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More than Just a Pretty Face: The Many Uses of Edible Flowers

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The practice of eating flowers can be traced back to European, Asian, East Indian, Victorian English and Middle Eastern cuisines. It has fallen out of fashion over the years, but cooking with edible flowers has emerged again recently as a colorful, flavorful and fragrant way to complement dishes.

The uses for edible flowers are many. Aside from the popular use as a garnish, they can also be fried, candied, added to ice cubes, made into jam, brewed with teas, mixed into salads, chopped or pureed into herbal butters, cheese spreads, cake batter, marinades, and dressings.

Popular edible flowers include squash blossoms, roses, pansies, honeysuckle, dandelions, chamomile, and saffron--and more than just for their taste and color -- they boast health benefits as well! Here is a list of recipes that incorporate edible flowers:

Edible Flowers Salad

Fried Black Locust Flowers

Crystalized Edible Flowers

Floral Ice Cubes

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From the Organic Authority Files

Violet Jelly

Hibiscus Tea

Edible Flower Butter

Violet Herbed Cream Cheese

Edible Flower Simple Syrup and Cupcakes

Buying flowers from a florist or picking them from a park can be dangerous, because you have no control over the environment the flowers were grown in, which can include high levels of pesticides. Avoid eating flowers altogether, or consult a doctor beforehand, if you suffer from serious allergies or asthma.

The best flowers to eat are those you’ve researched and grown on your own terms or procured from a credible source. Growing edible flowers requires soil with a pH of about 6, a container or plot that allows soil to drain well, 2-3 inches of mulch to reduce weeds, and approximately one-inch of water per week. Avoid all chemicals for pest control. Lady bug beetles and praying mantis' are safe insects that can reduce the population of pest insects. Growing a variety of flowers together promotes a healthy environment that supports friendly insects to reduce pests.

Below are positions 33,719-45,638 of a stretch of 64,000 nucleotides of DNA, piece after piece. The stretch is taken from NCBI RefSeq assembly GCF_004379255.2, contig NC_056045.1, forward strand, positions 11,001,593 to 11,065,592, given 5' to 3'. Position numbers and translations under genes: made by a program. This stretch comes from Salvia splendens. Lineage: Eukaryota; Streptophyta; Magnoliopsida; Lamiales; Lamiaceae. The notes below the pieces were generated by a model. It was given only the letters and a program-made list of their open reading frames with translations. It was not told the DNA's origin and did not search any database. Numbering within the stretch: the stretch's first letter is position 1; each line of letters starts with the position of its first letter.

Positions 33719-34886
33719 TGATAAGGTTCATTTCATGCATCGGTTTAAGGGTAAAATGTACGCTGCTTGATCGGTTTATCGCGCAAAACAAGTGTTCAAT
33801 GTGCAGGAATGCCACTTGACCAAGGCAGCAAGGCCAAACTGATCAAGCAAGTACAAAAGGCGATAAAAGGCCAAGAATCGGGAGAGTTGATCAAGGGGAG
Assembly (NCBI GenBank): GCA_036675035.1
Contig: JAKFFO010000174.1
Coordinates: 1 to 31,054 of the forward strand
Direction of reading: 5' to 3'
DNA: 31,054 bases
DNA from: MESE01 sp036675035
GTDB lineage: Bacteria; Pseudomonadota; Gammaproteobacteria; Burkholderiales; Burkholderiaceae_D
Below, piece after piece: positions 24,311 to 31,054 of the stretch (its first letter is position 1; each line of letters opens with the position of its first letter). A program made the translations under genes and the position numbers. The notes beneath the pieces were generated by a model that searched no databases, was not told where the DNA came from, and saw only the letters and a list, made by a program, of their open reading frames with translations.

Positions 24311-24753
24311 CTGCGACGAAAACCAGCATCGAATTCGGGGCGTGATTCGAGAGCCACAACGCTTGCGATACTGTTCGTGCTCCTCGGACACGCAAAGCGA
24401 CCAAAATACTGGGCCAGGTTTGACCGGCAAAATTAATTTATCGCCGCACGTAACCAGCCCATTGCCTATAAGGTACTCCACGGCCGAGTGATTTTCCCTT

Pick the flowers when they are at peak ripeness – completely open but not wilted or faded. The best time of the day to pick flowers is early in the morning, when the dew has dried from the petals. Because of environmental factors, sample a flower for taste before picking the bunch. Remove the sepals of all flowers, as pollen can cause an allergic reaction as well as distract from the flavor of the petals. Short-stem flowers should be placed into a plastic bag with a damp paper towel and put into the refrigerator. Long-stem flowers should be placed into a vase or large container with water. 

Be sure to check out this comprehensive list of safe flowers to consume. It also outlines those to avoid.

Photo Credit: bricolage 108

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